Before we jump into an example, let’s look at the change data capture (CDC) internals in the DMS engine.
Let’s assume that you’re running a full load plus CDC task (bulk load plus ongoing replication). In this case, the task has its own SQLite repository to store metadata and other information. Before DMS starts a full load, these steps occur:
- DMS starts capturing changes for the tables it’s migrating from the source engine’s transaction log (we call these cached changes). After full load is done, these cached changes are collected and applied on the target. Depending on the volume of cached changes, these changes can directly be applied from memory, where they are collected first, up to a set threshold. Alternatively, they can be applied from disk, where changes are spilled when they can’t be held in memory.
- After cached changes are applied, by default DMS starts a transactional apply on the target instance.
During the applied cached changes phase and ongoing replications phase, DMS uses two stream buffers, one each for incoming and outgoing data. DMS also uses an important component called a sorter, which is another memory buffer. Here are two important uses of the sorter component (which has others):
- It tracks all transactions and makes sure that it forwards only relevant transactions to the outgoing buffer.
- It makes sure that transactions are forwarded in the same commit order as on the source.
As you can see, we have three important memory buffers in this architecture for CDC in DMS. If any of these buffers experience memory pressure, the migration can have performance issues that can potentially cause failures.
When you plug heavy workloads with a high number of transactions per second (TPS) into this architecture, you can find the extra memory provided by R4 instances useful. You can use R4 instances to hold a large number of transactions in memory and prevent memory-pressure issues during ongoing replications. Here are some tips to decide if you need to use R4 instances for ongoing replications:
- Review your memory usage using the published CloudWatch metric showing freeable memory to see the memory utilization for an instance and a replication task. If it’s high, look at our best practices to see if the memory utilization is accounted for.
- Review our three-part series on debugging database migrations and do any debugging necessary.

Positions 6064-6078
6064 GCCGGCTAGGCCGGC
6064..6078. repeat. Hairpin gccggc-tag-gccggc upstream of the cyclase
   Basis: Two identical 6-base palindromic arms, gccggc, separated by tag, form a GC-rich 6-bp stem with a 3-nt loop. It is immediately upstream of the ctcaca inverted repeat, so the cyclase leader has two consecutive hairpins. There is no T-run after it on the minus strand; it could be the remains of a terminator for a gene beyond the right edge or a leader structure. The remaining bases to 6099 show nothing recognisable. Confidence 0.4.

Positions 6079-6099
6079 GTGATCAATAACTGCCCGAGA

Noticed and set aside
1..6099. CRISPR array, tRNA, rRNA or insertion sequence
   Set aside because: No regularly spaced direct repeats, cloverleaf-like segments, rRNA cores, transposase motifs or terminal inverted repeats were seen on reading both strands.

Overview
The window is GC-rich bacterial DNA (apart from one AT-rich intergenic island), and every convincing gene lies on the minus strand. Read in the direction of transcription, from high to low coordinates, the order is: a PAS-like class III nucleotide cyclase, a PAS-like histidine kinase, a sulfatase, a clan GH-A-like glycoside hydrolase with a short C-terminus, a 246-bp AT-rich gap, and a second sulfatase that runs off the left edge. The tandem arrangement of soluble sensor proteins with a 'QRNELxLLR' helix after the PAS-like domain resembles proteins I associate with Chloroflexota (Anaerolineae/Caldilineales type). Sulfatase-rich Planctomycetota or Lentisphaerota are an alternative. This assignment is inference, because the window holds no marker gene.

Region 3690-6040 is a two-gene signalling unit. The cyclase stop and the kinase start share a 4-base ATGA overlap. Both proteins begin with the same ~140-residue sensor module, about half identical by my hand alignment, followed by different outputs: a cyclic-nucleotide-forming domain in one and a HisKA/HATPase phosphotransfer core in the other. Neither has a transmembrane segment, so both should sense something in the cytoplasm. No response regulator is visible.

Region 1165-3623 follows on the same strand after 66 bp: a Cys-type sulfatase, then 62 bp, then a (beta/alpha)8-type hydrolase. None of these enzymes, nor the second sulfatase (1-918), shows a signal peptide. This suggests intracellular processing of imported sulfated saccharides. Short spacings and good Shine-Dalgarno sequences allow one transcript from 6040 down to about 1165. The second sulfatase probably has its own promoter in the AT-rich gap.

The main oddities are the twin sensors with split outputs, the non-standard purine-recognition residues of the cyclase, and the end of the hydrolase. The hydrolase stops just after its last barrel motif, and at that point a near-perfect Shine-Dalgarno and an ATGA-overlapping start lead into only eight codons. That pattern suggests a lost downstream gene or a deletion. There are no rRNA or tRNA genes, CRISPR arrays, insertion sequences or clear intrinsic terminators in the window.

- In our experience, some workloads are more memory-bound than CPU-bound in the CDC phase. If this is true of your workload, you can drop an instance class, going from C4 to R4 to get more memory and save on costs. For example, R4.2xlarge costs less than C4.4xlarge and comes with more memory that can be used during CDC.
- Check for memory exhaustion. You can easily see memory exhaustion log messages in the DMS task CloudWatch logs, for example:
- Add a CloudWatch alarm for freeable memory to get notified in case of high memory usage, so you can use an instance class with more memory if required.
If you take these steps and the task legitimately requires more memory, consider a switch to the R4 instance class.
To conclude, we’re excited to launch support for R4 type instances because you can use them to boost throughput on large and high-transaction workloads. R4 instances can help you concentrate more on other complex parts of the migration, like object and code conversion. Additionally, you can choose to put multiple tasks on a single large R4 DMS instance. Doing this means that you can reduce costs and overhead compared to using multiple smaller instances for multiple tasks at a given point in time.
Feel free to drop us a note in the comments section—we’re happy to get back to you as soon as possible. Happy migrating using the new memory-optimized instance class for DMS!
About the Author
Arun Thiagarajan is a database engineer with the Database Migration Service (DMS) & Schema Conversion Tool (SCT) team at Amazon Web Services. He works on DB migrations related challenges and works closely with customers to help them realize the true potential of the DMS service. He has helped migrate 100s of databases into the AWS cloud using DMS and SCT.